Bursting the bubble: Why sports aren’t coming back soon

Photo Illustration by Cameron Chatt

The NBA, NFL and MLB are dreaming up ways to play amid a pandemic, with talk of isolating players in Arizona or Las Vegas or maybe on the moon. It all sounds great, until you talk to people who actually know science.

By Stephaniem Apstein | Sports Illustrated

The proposals multiply almost as fast as the coronavirus: The NHL can play in North Dakota! The NBA can play on a cruise ship! MLB can play in a biodome! The NFL can play in its stadiums, with 70,000 fans packed in!

These are fun thought experiments, at least as good a way to spend time in isolation as watching Tiger King. And everyone wants to believe we will be buying peanuts and Cracker Jack this summer. But fans deserve a reality check: According to the experts—medical experts, not the money-making experts in league offices—we will not have sports any time soon. And when we do, we will not attend the games.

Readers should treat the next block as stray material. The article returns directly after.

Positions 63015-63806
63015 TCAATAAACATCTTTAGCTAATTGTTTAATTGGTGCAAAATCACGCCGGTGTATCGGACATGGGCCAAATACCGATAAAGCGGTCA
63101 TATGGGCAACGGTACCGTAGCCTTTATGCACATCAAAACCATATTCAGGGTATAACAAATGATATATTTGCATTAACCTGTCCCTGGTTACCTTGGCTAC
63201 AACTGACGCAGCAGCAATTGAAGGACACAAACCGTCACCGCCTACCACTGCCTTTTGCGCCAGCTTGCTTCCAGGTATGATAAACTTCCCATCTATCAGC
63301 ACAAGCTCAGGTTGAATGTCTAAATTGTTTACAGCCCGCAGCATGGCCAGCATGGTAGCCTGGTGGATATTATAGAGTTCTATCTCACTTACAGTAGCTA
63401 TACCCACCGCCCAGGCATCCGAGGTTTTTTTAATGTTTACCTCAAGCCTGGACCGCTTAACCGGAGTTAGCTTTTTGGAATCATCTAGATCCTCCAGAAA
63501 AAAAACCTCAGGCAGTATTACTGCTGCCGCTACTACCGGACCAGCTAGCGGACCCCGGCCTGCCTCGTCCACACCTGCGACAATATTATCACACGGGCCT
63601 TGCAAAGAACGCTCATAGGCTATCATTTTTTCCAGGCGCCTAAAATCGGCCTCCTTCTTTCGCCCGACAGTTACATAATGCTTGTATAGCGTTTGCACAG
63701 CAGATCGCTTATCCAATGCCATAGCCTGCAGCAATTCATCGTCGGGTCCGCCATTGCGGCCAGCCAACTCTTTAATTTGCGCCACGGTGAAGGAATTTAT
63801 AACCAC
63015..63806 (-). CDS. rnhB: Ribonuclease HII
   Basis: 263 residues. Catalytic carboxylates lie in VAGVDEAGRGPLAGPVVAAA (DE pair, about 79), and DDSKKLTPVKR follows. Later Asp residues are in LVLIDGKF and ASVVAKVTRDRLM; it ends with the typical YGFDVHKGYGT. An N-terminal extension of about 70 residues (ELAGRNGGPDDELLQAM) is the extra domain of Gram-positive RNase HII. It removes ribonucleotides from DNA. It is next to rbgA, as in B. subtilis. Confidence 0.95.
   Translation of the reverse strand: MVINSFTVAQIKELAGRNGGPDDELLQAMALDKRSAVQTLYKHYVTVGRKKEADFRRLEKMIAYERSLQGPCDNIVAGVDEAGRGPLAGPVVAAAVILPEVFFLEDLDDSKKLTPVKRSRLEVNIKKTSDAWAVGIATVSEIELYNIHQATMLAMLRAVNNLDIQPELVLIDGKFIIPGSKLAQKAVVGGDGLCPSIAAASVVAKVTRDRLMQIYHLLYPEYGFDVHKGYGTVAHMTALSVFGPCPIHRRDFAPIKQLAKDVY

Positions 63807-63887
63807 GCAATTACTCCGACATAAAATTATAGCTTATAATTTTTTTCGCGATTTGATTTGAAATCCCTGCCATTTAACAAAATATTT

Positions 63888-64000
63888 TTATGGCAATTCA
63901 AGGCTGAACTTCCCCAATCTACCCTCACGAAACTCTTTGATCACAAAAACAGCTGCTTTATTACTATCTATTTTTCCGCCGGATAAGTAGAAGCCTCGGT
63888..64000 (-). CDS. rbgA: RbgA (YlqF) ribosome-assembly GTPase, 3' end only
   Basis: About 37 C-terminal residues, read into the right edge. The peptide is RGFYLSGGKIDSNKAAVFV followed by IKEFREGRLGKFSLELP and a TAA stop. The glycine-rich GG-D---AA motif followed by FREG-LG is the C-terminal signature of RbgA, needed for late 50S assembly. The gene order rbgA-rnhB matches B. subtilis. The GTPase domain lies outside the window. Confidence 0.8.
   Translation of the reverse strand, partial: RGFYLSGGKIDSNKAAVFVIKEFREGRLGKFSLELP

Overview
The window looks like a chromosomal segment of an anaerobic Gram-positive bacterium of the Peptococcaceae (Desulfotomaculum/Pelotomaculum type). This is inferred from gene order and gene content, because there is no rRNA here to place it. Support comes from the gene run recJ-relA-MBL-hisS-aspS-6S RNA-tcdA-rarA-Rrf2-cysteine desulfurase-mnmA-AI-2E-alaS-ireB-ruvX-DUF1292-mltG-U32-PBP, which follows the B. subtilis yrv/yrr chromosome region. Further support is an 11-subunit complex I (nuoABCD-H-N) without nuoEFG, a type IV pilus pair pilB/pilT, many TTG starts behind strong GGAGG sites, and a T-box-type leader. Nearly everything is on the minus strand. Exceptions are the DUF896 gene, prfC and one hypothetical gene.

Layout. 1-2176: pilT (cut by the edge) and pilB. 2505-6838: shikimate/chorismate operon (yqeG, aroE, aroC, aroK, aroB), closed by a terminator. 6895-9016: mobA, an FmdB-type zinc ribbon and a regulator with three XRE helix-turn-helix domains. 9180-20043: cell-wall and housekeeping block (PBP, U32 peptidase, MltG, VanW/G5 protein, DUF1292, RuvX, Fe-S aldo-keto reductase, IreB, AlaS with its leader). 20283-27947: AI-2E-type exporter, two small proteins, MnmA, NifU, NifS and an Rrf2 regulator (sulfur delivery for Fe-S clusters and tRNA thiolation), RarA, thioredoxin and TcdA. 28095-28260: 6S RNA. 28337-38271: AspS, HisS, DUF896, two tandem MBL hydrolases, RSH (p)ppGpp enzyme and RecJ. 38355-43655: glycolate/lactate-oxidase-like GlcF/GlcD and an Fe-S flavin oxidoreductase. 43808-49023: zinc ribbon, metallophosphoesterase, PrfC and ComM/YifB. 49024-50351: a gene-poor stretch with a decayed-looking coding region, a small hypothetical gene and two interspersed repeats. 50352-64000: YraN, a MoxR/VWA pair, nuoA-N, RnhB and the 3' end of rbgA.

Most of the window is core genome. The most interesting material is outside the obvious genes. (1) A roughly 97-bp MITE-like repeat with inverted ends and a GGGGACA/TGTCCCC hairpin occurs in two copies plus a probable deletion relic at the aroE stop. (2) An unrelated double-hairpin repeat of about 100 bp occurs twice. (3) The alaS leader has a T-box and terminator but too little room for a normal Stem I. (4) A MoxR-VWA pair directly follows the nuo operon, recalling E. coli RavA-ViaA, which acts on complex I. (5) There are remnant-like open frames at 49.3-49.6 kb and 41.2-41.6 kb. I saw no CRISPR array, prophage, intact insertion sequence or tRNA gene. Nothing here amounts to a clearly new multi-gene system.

Most of these ideas are essentially the same: The players live in quarantine, shuttling from the hotel to the stadium, for the duration of the season. They undergo daily COVID-19 tests. They bring joy to a terrified country. That seems reasonable on the surface. But look closer.

First, let’s do away with the suggestion, put forth by President Donald Trump, that football season could go on as normal, beginning on time in September and unfolding in front of crowded stadiums.

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